A group of 15 St. Petersburg attorneys told reporters that they have asked President Dmitry Medvedev to intervene and stop alleged abuses of power by the investigative arm of the General Prosecutor's Office. The attorneys represent several persons, including former police officers, accused of “corporate raids” (which in Russia means a criminal takeover of a business). The attorneys allege that the investigators systematically use falsification and intimidation as the primary means for solving crimes.

EU Approves Sanctions over Magnitsky Case

The European Parliament approved a resolution recommending that EU members introduce sanctions against Russian officials suspected of involvement in the death of Russian lawyer Sergei Magnitsky. The parliament voted 318-163 with 95 abstentions for a measure that "encourages EU law enforcement agencies to cooperate in freezing bank accounts and other assets" in Europe of Russian officials involved in the case. The measure also urges EU members "to consider imposing an EU entry ban for Russian officials involved in this case." The measure doesn't name the targeted Russians and is not binding on member states. Sergey Magnitsky, a lawyer for London-based Hermitage Capital, died in jail in 2009 after being held for more than a year without trial or proper medical treatment.

Mass Fight in Ukrainian Parliament

A mass fight in Ukraine’s Verkhovna Rada (parliament) took place between deputies of the ruling Party of Regions and the opposition BYuT party, who protested against the prosecution of their leader Yulia Tymoshenko. Reportedly, three opposition deputies were injured.

Thursday, December 16, 2010

Day in Moscow: None Killed, 1200 Arrested

The Moscow police took unprecedented security measures to prevent inter-ethnic clashes and to curb the escalation of the violence that began on 11 December. Thousands of police personnel patrolled the streets. Despite numerous fights between Russian nationalist groups and groups of Caucasians (such as Chechens, Ingush, etc.), no killings were reported. Some 30 people were injured, and the police detained some 1,200 people (most of them were later released). Seven stun-guns, two hundred knives, and numerous baseball bats, iron rods, and pepper spray canisters, etc., were confiscated. (photo) (photo)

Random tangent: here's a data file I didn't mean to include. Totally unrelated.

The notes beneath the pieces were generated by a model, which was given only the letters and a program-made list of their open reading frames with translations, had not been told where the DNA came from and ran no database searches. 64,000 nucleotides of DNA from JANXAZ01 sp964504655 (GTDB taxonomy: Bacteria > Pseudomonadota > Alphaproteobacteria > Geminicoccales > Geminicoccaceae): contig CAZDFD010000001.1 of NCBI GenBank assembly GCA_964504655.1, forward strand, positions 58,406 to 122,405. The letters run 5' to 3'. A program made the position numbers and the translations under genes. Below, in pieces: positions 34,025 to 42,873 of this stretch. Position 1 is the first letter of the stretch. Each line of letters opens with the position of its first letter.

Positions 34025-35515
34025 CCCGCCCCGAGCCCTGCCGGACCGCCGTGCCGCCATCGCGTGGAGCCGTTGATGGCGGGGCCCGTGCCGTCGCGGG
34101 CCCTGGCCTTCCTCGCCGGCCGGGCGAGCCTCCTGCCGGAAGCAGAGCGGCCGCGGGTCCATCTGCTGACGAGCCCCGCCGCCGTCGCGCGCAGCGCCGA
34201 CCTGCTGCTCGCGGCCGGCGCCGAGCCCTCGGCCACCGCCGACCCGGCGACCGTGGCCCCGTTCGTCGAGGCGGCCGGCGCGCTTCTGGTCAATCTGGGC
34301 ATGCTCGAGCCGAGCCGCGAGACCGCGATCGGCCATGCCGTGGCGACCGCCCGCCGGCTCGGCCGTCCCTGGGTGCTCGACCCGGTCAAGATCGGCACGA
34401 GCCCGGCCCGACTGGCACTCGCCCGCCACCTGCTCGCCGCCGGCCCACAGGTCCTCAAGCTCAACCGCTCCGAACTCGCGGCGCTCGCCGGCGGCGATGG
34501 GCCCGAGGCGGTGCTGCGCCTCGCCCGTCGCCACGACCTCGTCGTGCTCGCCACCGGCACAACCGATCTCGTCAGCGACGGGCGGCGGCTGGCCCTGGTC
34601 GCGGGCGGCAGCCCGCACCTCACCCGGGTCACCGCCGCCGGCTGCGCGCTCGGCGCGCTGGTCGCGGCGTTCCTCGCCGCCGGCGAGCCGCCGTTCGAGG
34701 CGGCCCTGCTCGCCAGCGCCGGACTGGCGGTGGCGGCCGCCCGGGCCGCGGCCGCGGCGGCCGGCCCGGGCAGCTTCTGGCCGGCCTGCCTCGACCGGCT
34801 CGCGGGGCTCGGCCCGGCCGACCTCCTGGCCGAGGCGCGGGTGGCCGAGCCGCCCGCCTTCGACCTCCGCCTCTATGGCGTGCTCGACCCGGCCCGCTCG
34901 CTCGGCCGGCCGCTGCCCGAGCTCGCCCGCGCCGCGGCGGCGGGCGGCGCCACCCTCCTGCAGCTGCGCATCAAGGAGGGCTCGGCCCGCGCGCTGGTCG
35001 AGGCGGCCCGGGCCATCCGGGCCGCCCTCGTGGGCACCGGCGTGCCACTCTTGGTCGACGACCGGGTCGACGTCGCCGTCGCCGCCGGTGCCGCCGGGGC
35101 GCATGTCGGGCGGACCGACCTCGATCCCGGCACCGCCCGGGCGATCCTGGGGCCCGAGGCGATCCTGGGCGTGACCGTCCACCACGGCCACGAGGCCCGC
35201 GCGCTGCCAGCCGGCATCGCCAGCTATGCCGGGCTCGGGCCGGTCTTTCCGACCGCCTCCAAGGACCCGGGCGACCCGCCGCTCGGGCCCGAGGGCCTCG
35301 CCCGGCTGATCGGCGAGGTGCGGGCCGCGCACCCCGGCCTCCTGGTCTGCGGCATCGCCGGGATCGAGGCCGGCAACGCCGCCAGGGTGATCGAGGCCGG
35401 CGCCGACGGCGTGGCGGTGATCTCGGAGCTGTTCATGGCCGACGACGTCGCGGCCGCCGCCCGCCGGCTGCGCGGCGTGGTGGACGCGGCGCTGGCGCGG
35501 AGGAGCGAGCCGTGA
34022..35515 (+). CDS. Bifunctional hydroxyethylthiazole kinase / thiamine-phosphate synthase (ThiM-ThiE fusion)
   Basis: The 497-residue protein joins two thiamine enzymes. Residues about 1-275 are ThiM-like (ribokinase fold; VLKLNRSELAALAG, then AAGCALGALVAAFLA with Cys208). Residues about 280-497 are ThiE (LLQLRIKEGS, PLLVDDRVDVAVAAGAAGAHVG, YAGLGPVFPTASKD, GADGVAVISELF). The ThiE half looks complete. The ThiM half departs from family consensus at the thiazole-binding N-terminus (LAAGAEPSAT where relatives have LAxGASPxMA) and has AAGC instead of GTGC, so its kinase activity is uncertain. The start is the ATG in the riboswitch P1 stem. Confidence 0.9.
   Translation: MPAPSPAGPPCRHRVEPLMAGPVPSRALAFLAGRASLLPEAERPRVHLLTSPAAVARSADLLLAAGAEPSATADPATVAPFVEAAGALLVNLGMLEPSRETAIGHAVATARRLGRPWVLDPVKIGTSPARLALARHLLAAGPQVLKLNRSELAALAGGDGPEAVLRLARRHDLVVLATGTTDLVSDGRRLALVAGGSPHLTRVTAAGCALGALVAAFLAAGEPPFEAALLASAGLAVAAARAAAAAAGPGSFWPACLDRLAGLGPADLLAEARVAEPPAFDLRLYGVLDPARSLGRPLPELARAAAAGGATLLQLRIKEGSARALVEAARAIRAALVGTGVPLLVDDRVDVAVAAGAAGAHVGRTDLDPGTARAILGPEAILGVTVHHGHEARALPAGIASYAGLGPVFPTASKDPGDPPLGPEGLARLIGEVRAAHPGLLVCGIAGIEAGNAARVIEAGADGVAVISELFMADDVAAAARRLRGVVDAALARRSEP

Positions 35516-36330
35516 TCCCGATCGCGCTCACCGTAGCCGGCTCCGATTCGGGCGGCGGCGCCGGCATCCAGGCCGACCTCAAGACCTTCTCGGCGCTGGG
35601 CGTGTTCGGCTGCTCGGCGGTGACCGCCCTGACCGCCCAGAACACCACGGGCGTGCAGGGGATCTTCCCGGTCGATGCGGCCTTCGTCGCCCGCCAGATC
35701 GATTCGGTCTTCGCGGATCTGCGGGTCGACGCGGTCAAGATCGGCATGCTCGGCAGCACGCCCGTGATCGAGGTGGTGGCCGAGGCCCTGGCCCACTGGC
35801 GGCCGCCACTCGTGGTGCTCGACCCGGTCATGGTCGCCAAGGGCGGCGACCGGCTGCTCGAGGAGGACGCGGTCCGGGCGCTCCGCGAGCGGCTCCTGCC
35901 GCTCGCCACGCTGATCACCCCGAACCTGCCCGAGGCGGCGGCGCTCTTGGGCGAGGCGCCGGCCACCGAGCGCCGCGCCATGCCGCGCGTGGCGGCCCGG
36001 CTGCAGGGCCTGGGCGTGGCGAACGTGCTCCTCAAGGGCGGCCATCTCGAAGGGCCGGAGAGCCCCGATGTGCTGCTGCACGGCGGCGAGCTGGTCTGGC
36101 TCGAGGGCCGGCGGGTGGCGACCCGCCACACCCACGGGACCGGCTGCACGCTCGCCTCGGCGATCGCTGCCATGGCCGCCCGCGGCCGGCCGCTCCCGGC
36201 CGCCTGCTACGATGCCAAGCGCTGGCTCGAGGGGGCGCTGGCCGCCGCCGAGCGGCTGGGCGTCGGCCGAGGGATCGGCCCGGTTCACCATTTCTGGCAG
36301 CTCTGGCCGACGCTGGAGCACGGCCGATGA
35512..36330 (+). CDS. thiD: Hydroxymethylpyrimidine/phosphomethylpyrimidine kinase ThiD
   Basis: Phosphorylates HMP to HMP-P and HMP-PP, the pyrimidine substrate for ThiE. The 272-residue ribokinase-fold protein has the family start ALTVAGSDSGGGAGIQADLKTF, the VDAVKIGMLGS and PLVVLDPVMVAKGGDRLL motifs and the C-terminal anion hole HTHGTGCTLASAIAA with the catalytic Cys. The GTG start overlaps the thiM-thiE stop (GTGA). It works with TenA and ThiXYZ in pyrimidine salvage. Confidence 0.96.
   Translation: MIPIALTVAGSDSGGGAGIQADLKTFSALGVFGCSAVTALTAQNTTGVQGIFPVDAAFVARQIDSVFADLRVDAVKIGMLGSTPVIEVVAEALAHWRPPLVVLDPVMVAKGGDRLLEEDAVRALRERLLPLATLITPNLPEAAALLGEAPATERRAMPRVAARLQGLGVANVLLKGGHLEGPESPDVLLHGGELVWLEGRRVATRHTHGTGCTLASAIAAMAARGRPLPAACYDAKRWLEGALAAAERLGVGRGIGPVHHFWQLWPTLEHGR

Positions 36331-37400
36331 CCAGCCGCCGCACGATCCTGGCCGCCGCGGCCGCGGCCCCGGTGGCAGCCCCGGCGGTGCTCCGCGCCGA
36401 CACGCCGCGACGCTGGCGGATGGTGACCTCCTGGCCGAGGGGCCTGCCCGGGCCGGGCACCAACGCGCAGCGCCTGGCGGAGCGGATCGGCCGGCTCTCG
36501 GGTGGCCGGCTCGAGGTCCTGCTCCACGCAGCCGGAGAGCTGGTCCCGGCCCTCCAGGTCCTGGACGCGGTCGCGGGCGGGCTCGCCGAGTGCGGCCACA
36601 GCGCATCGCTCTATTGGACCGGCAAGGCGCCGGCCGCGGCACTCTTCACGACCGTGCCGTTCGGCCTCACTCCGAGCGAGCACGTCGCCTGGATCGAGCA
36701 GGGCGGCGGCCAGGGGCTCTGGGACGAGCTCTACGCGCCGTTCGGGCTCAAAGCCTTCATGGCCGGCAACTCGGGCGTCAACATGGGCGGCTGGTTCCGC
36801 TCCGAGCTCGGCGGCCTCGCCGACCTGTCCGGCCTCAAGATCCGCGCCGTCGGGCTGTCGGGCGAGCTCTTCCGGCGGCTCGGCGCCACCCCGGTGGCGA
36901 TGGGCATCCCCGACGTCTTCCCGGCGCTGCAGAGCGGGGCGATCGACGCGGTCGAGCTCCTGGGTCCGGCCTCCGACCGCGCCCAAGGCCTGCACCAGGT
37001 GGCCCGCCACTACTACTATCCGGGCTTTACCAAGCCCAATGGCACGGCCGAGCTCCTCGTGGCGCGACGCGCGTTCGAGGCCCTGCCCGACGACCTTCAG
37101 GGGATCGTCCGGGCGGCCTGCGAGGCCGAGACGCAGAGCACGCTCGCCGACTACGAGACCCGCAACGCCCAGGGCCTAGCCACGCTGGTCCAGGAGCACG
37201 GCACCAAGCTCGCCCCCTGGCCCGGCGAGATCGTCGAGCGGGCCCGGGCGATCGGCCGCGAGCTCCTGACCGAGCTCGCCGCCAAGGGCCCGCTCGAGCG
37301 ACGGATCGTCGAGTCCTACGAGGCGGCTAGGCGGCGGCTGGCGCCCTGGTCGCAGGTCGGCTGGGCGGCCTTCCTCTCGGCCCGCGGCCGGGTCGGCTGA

Criminal Proceedings Instituted Against Former Ukrainian Prime Minister

Ukraine’s General Prosecutor's Office instituted criminal proceedings against former Prime Minister Yulia Tymoshenko. Although no formal charges have yet been brought, Tymoshenko said the prosecution is alleging that she embezzled money that Ukraine received from the sale of greenhouse gas emission quota credits and used the funds to pay retirement benefits for elderly persons. Tymoshenko denies wrongdoing and calls the prosecutors’ actions “terror against the opposition.”

Wednesday, December 15, 2010

Charges Brought Against Former Interior Minister of Ukraine

The Ukrainian Prosecutor General's office completed its investigation related to, and brought charges against, Yuriy Lutsenko, who in 2005-2010 was the Interior Minister of Ukraine. The ex-Minister is charged with “large-scale embezzlement of state property through the abuse of office.” Reportedly, the charges are based on the alleged assignment of an extra pension payment of UAH 40,000 ($5,000) to the Minister’s driver. Lutsenko said that he believed that the criminal case was opened against him as "a result of his political and police activities."

Khodorkovsky-Lebedev Sentence Postponed

The Kamovnichesky Court in Moscow postponed from December 15 to December 27, 2010, the announcement of the verdict and the sentence in the “second trial” of former Yukos top managers Milhail Khodorkovsky and Platon Lebedev. The defendants are accused of stealing essentially all of the oil extracted by Yukos and laundering the proceeds; the prosecution is demanding 14 years of imprisonment for each defendant. The adjournment notice was effected when a paper note was placed on the door of the court the morning of December 15. According to the court press service, Judge Viktor Danilkin, who may not leave his deliberation room, sent a fax indicating the delay. No explanation as to the cause of the delay has been provided. A small crowd gathering to support the defendants was dispersed.

Monday, December 13, 2010

Violence Erupts in Moscow